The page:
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Water Temperature Control in an Aquarium

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df0807

New Member
I have a salt water aquarium where the water temperature can get too warm.

I've installed a CPU cooling fan on the hood and find it is very effective in bringing down the temperature. I'd like to put this on a thermostat.

I’ve disassembled a working aquarium heater and plan on wiring it to the fan. Here is the problem: The heater logic is opposite of what I need.

When the water is too cold, the heater comes on. When the water is warmed to the setting, it turns off.

This sounds like a job for a RELAY… one that is open when current is applied and closed when current is removed. Also, it needs to be an AC relay.

I’ve been looking on line and have found dozens.

I’d be interested in hearing suggestions on the relays for this application.

Thank you in advance.

Nick
 

MikeMl

Well-Known Member
Most Helpful Member
I have a salt water aquarium where the water temperature can get too warm.

I've installed a CPU cooling fan on the hood and find it is very effective in bringing down the temperature. ...
Nick, I question this. If the water in the aquarium gets too warm, probably because the ambient air temperature is warmer than the water in the aquarium, how does blowing warm air onto cooler water cool the water?
 

bychon

New Member
The water in the aquarium will move towards the dew point temperature of the air, not the sensible temperature of the air.
 

3v0

Coop Build Coordinator
Forum Supporter
Nick, I question this. If the water in the aquarium gets too warm, probably because the ambient air temperature is warmer than the water in the aquarium, how does blowing warm air onto cooler water cool the water?
Increasing the airflow over the water will increase the rate at which the water evaporates. The process of evaporating the water absorbs heat from the water that remains in the tank.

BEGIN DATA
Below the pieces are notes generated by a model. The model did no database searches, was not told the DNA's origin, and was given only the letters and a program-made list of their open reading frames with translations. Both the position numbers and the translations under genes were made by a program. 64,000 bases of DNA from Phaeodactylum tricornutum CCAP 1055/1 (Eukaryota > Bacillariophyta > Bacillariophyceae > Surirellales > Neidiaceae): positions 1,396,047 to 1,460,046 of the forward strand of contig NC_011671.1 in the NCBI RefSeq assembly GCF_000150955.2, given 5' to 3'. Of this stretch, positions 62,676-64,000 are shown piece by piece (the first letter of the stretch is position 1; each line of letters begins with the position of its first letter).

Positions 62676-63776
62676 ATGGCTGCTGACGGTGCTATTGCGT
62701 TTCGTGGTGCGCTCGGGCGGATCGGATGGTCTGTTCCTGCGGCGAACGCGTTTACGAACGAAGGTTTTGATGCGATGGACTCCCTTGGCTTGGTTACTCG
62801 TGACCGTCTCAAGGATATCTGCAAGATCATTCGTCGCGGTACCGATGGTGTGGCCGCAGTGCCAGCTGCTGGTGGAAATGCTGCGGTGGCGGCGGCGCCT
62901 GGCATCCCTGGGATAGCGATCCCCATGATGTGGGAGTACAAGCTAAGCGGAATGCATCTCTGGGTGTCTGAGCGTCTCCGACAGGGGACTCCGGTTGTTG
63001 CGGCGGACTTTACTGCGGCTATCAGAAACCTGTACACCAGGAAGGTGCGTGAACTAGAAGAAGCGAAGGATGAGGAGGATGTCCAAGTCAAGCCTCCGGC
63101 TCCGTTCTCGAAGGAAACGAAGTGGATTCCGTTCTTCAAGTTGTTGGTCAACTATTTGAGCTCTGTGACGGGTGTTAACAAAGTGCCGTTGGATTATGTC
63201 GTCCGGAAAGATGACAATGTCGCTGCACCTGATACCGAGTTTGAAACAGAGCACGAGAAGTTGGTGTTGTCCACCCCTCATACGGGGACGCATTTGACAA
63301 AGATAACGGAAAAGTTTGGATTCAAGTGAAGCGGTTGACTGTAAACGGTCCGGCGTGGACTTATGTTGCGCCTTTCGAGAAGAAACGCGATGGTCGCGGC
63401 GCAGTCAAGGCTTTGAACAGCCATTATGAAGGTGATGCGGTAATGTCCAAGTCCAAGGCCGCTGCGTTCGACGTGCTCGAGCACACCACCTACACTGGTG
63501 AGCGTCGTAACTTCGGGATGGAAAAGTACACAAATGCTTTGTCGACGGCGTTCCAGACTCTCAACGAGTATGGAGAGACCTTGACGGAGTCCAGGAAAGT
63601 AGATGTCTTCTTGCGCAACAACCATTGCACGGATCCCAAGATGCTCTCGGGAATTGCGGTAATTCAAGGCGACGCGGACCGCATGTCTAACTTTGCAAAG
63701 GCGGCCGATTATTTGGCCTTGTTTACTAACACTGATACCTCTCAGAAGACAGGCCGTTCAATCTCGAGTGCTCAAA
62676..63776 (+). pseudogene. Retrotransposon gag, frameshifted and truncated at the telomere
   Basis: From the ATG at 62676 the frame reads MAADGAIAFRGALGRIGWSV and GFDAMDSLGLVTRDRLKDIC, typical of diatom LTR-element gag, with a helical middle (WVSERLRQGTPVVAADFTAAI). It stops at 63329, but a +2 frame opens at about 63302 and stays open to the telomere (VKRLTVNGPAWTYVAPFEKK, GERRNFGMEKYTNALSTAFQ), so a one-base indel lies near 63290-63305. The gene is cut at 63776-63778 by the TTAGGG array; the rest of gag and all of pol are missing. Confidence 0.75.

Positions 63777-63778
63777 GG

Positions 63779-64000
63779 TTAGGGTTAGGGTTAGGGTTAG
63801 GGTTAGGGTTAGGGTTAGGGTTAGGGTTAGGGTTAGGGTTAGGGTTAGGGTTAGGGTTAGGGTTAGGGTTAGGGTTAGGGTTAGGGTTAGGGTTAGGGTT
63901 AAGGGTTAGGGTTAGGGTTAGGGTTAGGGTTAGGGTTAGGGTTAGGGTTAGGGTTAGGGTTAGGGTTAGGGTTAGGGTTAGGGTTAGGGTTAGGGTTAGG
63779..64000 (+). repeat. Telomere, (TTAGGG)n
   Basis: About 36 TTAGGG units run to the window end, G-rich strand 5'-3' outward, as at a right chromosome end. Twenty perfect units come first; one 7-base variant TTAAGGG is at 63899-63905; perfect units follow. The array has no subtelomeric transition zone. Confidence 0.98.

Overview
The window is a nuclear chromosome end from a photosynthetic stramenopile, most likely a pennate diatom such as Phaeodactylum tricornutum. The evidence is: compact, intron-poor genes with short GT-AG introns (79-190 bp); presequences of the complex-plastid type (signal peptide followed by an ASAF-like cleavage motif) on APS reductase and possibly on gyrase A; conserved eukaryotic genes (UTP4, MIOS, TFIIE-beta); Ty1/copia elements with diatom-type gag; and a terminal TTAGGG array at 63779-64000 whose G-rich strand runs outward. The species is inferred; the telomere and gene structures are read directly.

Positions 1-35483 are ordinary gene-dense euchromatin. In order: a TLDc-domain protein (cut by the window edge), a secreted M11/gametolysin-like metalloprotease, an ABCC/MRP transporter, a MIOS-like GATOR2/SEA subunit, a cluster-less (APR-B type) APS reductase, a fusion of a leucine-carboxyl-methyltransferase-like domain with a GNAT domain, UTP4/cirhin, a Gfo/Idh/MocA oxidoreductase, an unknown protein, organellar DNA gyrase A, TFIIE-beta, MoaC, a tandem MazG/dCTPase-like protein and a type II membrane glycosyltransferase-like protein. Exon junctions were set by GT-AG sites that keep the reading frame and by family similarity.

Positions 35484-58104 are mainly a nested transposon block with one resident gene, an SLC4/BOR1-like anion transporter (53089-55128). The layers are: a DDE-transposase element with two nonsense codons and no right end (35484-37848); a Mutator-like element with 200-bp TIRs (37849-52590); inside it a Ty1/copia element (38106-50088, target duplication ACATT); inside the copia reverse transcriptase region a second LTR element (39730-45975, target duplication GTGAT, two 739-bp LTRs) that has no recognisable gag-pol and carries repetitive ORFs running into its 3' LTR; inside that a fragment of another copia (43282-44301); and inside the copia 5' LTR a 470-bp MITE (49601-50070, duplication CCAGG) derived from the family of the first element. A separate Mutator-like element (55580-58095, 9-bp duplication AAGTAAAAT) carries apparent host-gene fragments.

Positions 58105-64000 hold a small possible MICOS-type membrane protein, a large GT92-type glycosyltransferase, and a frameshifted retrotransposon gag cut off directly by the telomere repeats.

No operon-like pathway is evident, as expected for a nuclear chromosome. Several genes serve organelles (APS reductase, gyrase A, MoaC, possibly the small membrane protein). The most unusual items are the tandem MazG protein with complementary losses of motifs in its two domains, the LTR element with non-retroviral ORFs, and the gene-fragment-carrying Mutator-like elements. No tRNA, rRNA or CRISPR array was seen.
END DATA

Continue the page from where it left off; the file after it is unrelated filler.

MrDEB

Well-Known Member
I would think a DIY radiator and cpu cooling fan would cool better than blowing air across the top of the water.
Being salt water copper and aluminium are out. Use a coil of 1/4" plastic tubing or two then blow air across then like a car radiator.
Using this method would maybe prevent a thermocline within the tank (cool water on top warm on bottom)
Just use the present aquarium pump, insert the "radiators" and add cooling fans. Use a thermostat in the tank, not on the cooling system.
 

Boncuk

New Member
How about using cold mist?

The mist will distrubute over the entire water surface allowing to cool the aquarium water (with the filter pump running).

Here are some screenshots.

This mister is made of stainless steel and can be dunked into the aquarium.

Boncuk
 

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Lighty

New Member
I would think a DIY radiator and cpu cooling fan would cool better than blowing air across the top of the water.
Being salt water copper and aluminium are out. Use a coil of 1/4" plastic tubing or two then blow air across then like a car radiator.
Using this method would maybe prevent a thermocline within the tank (cool water on top warm on bottom)
Just use the present aquarium pump, insert the "radiators" and add cooling fans. Use a thermostat in the tank, not on the cooling system.
A cooling system where the water just runs though a thin pipes (like above) wouldn't work, its designed to cool something much hotter than ambient temp down to ambient temp, where a evaporator can cool way below the ambient temp, it uses the evaporation process to cool the water, like sweat does to a human.
 

Boncuk

New Member
Blowing air over the water surface for cooling is not uncommon with aquariums. The OP only wanted a way to regulate it.. not a different cooling solution.
That sounds OK as long as the ambient air is cooler than the aquarium water.

Obviously the aquarium water gets heated by the ambient air. That little bit of evaporative cooling by blowing air over the surface might not suffice reducing water temperature.